About 10 days ago or so in a thread on windmills that got waylaid into
wind generation, I posted data from the Gray County (KS) wind farm
noting a cyclic nature in total output with peaks in early spring and
lulls in mid-summer. I hypothesized this was owing to the cyclic nature
of the winds.
I have since finished correlating the NWS daily mean wind speeds over
the same years as I have operation data (Gray County went online in
April, 2002) and the results are so startling even to me I simply must
present a quick summary.
R^2 is the linear correlation coefficient, a measure of how well a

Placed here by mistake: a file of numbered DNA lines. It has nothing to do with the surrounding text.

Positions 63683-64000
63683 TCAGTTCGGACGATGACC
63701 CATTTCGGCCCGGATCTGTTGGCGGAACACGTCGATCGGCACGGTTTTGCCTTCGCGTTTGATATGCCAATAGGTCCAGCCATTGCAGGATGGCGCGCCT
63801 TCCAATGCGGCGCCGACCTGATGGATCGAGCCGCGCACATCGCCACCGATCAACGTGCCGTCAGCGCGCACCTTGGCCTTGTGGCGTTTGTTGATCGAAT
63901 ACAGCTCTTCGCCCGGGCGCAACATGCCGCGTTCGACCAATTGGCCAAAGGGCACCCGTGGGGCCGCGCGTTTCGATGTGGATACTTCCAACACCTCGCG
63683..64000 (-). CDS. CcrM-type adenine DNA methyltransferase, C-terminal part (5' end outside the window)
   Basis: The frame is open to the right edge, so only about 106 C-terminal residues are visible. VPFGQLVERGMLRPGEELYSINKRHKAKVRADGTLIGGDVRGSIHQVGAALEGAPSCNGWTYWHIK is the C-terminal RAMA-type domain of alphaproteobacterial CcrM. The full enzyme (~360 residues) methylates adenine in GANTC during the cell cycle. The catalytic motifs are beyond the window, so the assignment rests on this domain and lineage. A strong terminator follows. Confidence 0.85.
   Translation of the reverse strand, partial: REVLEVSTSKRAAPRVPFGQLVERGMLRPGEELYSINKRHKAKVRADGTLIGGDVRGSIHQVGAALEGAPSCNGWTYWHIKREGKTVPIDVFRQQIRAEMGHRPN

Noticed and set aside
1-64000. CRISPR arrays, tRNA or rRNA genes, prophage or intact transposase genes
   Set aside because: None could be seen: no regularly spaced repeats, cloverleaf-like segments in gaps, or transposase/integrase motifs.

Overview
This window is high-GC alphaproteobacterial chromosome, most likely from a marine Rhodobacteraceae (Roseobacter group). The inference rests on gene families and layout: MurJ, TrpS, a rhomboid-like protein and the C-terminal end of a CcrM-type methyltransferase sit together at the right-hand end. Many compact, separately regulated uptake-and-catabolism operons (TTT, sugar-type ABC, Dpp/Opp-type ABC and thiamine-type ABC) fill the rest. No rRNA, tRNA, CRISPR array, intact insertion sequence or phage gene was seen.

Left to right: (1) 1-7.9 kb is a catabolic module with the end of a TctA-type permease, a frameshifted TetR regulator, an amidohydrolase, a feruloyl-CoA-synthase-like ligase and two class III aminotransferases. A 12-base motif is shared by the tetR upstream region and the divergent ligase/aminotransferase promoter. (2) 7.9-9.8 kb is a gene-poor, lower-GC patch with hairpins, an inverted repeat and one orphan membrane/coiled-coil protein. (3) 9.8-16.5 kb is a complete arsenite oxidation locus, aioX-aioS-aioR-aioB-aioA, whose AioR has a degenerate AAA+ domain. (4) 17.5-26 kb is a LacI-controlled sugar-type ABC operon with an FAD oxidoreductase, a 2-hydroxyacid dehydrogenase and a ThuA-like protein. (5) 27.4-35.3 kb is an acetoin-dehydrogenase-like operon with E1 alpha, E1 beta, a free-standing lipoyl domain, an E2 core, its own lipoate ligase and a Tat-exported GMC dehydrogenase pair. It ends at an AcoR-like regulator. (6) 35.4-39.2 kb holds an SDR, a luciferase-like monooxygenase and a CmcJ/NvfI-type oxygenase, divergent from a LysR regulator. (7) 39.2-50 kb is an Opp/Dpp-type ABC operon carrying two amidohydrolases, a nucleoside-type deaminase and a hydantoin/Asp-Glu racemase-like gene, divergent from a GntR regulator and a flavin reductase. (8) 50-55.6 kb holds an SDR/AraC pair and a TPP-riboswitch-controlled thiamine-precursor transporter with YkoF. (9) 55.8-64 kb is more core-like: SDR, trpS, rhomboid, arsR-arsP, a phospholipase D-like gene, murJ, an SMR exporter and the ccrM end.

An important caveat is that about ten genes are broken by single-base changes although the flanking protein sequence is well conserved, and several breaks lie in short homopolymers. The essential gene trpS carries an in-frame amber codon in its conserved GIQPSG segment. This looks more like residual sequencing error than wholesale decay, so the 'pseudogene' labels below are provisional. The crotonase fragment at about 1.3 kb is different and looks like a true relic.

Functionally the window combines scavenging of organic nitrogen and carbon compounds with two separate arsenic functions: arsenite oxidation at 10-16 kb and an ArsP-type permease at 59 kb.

higher monthly output coincides w/ the higher average wind speed over
the 12 months of the year. The _LOWEST_
is almost 80% while there are
six of the eight years with a correlation of over 90%.
Clearly, when there's more wind, they generate more.
Interestingly, even here on the High Plains, the hotbed of wind, the
average annual wind speeds are only 12.5 mph w/ the highest/lowest
monthly average over the above eight years of 16.1/9.1 mph,
respectively. Since the minimum speed required for generation is 9 mph,
there's not a lot of distance above that when looking at averages rather
I'll continue to look into this some more; things like the percentage of
time of MPH>X (cumulative distribution) and the like will also be
interesting pieces to look at.
:) (conventional generation ain't gonna' go away real soon now...)